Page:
Nourishment

A week ago I got back from a trip to the Pacific Northwest to help my closest friend move into a new apartment. It is, for the record, wonderful. Near the water, the view – especially at night – is enchanting, overlooking a large twinkling metropolis of glass and steel. Her bedroom and the book-filled guest room are separated by a sun-drenched living room. The cheery kitchen, dining and storage area holds more spectacular wine than I’ll likely drink in a lifetime. It was hard to leave the sunny patio during the perfect spring days we had.

The night before I came home though, something odd happened. I still don’t know how to make sense of it except to know that my mind was trying very hard to tell me something and it was determined to be listened to. As I was falling asleep, the word Nourishment kept bubbling up into my thoughts for no reason that I could put my thumb on.

Like the good counselors we were trained to be, relationships fascinate my friend and me. It’s who we are. It’s what we do. So we often talked during that week about relationships, taking care of ourselves, when (and when not) and how (and how not) to care for others, protecting our emotional and mental selves from situations outside of our control, what we needed and what we needed to avoid, how and when to step back, and seeing situations for what they are as opposed to how we wanted them to be or how they had once been. I loved having so much time to talk uninterrupted with her. It felt like our grad school days again when everything was new and terrifying and wondrous and bursting with potential.

On the seven hours of plane rides home, Nourishment kept popping up unbidden as I looked out the window, reclined with an audiobook, rested. Anytime my conscious mind began to wander, Nourishment, and sometimes its partners in confusion Nourish or Malnourished, would pop up like a reminder – only, like Neville in the first Harry Potter book, I had no idea what it was I was forgetting. This was my auditory Rememberall.

Once I landed and had roughly unpacked my backpack into piles on the floor, and I lay down exhausted in bed, it began whispering again: nourish, nourishment, malnourished. Knowing I wanted to make sense of it but also that I was too tired to think clearly, I wrote up a quick tweet to the effect of – weird, but so this is happening – and slipped into oblivion knowing I could think better on it in the morning. It garnered no attention, because let’s be honest Why would it?, and I forgot about it too as the to-do’s and tasks of being home after a week away kicked into high gear. By Thursday though, I was thinking about it on and off, playing with it, watching for the things that popped into my head alone and when interacting with others.

So as I got started on what turned out to be a truly amazing dinner of pan-fried pork chops with brandied cherry sauce and oven-roasted cauliflower, I let myself mull things over. And things began to fall into place.

I thought about the frequent knot in my stomach after reading things on or after posting to social media, which has long been a source of stress but also sometimes of connection and keeping up with ideas and people far away. It was too easy to ignore though that often, social media with its daily outrage and sarcasm, its frequent disingenuousness and circle-jerk tendencies, its flavor of the day and pile-on justice, its preference for witticisms over wisdom and clamor over kindness, leave me feeling emptied and wary, in a word malnourished.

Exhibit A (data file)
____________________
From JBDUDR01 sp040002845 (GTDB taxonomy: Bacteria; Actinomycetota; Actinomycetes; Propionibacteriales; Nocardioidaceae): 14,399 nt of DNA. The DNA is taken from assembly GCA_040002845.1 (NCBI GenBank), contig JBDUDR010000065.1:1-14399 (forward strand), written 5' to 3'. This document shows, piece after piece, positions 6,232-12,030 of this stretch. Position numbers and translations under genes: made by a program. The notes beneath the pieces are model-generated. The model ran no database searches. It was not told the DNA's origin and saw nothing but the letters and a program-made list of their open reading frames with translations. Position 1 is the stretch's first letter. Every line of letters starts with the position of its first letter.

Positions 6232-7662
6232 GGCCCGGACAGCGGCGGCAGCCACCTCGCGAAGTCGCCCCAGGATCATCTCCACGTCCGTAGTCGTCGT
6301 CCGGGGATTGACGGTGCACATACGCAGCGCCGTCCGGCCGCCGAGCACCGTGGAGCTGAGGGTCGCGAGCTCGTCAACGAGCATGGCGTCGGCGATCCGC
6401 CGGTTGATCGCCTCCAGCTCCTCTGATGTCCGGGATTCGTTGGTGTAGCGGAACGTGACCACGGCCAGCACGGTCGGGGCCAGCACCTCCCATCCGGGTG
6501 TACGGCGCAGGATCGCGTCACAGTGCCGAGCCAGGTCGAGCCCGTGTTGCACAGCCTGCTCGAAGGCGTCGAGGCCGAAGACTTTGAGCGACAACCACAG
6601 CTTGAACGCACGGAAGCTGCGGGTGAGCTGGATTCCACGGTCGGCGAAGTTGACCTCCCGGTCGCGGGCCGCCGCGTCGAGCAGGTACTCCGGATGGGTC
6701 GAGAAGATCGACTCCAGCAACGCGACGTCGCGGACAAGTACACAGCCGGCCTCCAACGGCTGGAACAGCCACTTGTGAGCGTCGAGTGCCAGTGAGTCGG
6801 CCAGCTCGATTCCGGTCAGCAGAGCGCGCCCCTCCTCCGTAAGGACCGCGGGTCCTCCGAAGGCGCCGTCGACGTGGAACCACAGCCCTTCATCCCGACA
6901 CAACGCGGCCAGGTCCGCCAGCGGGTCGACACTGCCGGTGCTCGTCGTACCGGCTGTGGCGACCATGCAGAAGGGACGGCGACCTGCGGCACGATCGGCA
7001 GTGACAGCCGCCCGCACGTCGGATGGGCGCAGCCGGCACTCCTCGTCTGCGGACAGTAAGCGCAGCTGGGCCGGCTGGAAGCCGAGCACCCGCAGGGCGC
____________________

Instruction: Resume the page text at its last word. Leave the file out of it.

I again felt the force of a No unexpectedly snapped at me, instead of the Thanks, but no thanks, that I would have expected. My desire to offer (or in this case, re-re-offer) was not perceived/received as the affectionate gift of my skills and time that I had intended, but as a re-gifted and inedible fruitcake to be avoided. I admit that it feels good at this point in my life to be able to physically, financially, and logistically offer to help out when people I care about express stress over a situation. I can see the selfish side of that. But I guess it can feel – well, I don’t know exactly how it felt because it wasn’t said – cloying, mothering, suffocating, pompous, or maybe just fucking annoying sometimes. Instead of nourishing a friendship, my ill-conceived offer left me with stomach pain, a deep sense of shame at offering, and probably some resentment on their side.

I recognized the dangers of falling too far off my training schedule in the last couple months. The lack of regular and sustained movement, the not uncommon reduction from three times a week to two in the gym due to ‘circumstances’, some forced rest from shoulder, elbow and knee pain caught up with me. Yet it’s these very physical activities that not only keep my body strong, my immune system high, and my energy levels soaring, they are also part of the nourishment I need to sustain the emotional resiliency and mental clarity that I’ve grown used to. It’s time I got back to working out consistently again.

Many simple and some difficult things flooded my thoughts afterwards. Things that I saw I needed more (or less) of in life. Behaviors that could be eliminated or changed for the better. Things to nourish myself with as I pick my way along personally, relationally and career-wise. Beliefs that need to be re-evaluated. Things to fill-in my areas of self-neglect. Habits that should be supported or dropped. Things to push back the likelihood that simply hearing a song, let alone an entire album, by Julian Baker will cause tears to begin streaming unchecked down my face.

3 thoughts on “Nourishment

  1. Beautiful and so introspective. I’m not sure I could have (or would have) worked through all of that and figured it out. I would prob just still have a knot in my stomach for unknown reasons. Doing the hard work is admirable!

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